• Naturally, there were several trailers for 2016's mega-movie Batman v Superman: Dawn

  • of Justice.

  • But with the second promo trailer, the studio apparently decided to just give away the entire

  • plot and hope fans were too devoted to the brand to care.

  • The trailer makes no mystery of most of the critical plot points, with scenes in order

  • and all the major beats revealed: Lex Luthor introduces Bruce Wayne and Clark Kent, then

  • manipulates them both to get them to fight.

  • The two superheroes duke it out for a while, which is in the title, so that's fine.. until

  • surprise!—here's Doomsday to fight them.

  • But waitwho appears to save the day?

  • Why it's Wonder Woman, and the duo becomes a trioworking togethecr to battle the bad

  • guy and save the world.

  • Despite all the spoilers, the movie made over $870 million at the worldwide box office,

  • so apparently the strategy paid off.

  • Final Destination

  • All the films in the Final Destination series are pretty bad about putting huge spoilers

  • in their trailers.

  • While we know the entire premise of the movies revolves around the demise of people who cheated

  • fate, spoiling the characters' comeuppance in the trailers pretty much defeats the purpose.

  • In the trailer for the first Final Destination movie alone, we get to see Tod, Ms. Lewton,

  • and Billy meet their gruesome fates.

  • Later installments in the franchise are similarly spoilery, usually revealing the demise of

  • at least a third of the cast along the way.

  • Kingsman: The Golden Circle

  • In 2014's Kingsman: The Secret Service, Colin Firth's character Harry Hart is shot in the

  • face by Valentine.

  • It's implied that Hart is out of the picture, with Eggsy taking over his role within the

  • Kingsman spy organization.

  • With the first official trailer for The Golden Circle, the Fox marketing team decided to

  • spoil a huge secret in the final seconds of the trailer:

  • "Oh my God

  • Harry?"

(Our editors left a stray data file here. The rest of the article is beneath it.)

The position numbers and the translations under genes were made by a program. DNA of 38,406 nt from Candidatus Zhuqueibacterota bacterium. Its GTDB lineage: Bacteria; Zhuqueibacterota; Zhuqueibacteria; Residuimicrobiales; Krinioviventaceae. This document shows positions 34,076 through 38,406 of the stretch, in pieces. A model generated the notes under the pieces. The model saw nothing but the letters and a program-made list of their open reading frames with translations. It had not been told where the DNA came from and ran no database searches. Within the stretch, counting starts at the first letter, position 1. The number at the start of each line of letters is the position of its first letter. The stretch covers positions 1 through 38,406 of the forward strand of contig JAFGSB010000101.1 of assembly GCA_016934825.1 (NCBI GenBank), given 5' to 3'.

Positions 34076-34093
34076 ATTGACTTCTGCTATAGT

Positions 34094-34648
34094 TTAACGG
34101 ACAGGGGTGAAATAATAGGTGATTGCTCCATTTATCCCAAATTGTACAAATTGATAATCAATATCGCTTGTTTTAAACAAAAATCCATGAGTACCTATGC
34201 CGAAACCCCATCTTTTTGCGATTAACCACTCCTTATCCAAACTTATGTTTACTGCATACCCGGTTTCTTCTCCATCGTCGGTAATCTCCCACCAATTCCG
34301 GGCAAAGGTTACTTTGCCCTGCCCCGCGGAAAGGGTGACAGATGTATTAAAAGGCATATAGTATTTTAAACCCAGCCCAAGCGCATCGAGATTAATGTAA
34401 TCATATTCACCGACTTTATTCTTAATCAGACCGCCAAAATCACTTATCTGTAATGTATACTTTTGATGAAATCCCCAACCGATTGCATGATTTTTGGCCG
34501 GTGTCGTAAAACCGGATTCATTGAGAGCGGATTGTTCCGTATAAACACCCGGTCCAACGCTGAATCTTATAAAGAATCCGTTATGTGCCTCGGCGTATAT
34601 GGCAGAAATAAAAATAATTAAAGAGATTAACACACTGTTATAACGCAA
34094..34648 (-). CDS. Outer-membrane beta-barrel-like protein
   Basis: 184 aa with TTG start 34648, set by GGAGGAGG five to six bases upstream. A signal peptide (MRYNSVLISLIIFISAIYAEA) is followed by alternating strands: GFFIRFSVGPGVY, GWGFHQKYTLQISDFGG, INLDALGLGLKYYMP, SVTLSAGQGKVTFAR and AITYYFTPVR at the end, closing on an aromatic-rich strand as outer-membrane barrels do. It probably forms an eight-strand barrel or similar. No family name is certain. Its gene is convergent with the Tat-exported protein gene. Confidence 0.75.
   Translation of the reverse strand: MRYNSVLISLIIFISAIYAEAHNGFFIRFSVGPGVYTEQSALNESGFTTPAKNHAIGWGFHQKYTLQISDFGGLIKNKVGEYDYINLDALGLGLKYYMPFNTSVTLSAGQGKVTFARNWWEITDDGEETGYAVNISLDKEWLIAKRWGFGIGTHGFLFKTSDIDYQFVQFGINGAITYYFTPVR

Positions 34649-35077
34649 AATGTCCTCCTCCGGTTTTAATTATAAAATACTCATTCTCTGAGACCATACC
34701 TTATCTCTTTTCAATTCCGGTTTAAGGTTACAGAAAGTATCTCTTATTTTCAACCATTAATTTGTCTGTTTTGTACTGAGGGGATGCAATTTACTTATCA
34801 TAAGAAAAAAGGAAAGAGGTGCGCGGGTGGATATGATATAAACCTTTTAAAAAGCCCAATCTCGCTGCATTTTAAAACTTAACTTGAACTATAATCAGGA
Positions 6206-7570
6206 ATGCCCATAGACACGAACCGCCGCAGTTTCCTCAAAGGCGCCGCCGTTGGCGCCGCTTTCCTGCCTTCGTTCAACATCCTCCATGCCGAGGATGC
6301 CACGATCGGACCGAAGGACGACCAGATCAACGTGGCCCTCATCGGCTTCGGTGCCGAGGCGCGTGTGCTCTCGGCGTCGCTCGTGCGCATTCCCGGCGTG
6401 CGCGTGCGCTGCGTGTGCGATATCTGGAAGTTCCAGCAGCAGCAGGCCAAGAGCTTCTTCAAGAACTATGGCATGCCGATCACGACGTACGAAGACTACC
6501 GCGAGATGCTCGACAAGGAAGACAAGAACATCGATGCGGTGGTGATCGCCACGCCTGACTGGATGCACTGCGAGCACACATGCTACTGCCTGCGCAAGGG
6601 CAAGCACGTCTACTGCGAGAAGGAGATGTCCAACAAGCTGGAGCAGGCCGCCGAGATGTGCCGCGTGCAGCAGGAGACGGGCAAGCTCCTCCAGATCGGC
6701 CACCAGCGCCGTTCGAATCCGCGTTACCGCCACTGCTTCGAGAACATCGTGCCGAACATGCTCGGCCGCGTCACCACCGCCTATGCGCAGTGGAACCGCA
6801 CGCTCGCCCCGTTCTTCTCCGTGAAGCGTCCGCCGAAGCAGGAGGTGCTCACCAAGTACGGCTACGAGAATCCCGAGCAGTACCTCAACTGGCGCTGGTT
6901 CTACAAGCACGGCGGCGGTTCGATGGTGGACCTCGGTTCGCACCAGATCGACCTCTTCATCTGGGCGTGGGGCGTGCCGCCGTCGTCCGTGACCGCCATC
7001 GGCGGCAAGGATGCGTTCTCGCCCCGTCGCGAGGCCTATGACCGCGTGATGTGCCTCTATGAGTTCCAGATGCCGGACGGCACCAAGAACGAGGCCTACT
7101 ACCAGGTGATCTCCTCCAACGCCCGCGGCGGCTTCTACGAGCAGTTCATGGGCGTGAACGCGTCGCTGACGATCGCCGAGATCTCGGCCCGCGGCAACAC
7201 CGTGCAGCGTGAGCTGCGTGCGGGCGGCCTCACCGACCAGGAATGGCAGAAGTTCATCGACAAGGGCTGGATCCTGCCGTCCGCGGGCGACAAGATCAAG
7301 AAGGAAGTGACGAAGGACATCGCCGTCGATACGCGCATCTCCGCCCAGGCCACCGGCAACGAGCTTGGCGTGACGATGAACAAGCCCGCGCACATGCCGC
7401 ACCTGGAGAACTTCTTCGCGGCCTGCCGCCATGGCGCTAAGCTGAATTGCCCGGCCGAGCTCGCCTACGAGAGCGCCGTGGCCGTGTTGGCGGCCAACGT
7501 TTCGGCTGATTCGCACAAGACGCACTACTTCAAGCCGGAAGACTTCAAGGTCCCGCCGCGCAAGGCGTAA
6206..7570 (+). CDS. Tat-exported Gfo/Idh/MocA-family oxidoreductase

• This revelation didn't sit well with director Matthew Vaughn, who said:

  • "I begged the studio not to reveal it.

  • Because it's the whole driving force of the first act and if you didn't know that

  • scene it would've made the whole audience gasp."

  • Apparently, the marketing guys didn't take the hint, because the second trailer for The

  • Golden Circle even showed Harry in action, along with a reveal of Julianne Moore's character

  • as the big bad.

  • Friday the 13th

  • Although the 1980 horror film Friday the 13th eventually went on to become a massive box-office

  • success and spawned an entire franchise, the trailer for the movie definitely didn't do

  • it any favors.

  • In typical '80s style, the trailer for Friday the 13th has a voiceoverbut this time,

  • the marketing team at Paramount didn't bother trying to entice audiences with a mysterious

  • backstory or synopsis.

  • Instead, they just showed every character's demise while the voiceover counts them.

  • "One."

  • Not only does the trailer have no qualms about spoiling every twist in the movie, it also

  • takes a weird turnin counting up to the 13 in the title, the trailer implies that

  • there will be 12 casualties during the film, but there were actually only ten: the nine

  • victims and Pamela Voorhees herself.

  • So much for truth in advertising.

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There's nothing worse than watching a trailer for an upcoming movie you're excited aboutonly

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Trailers That Ruined The Entire Movie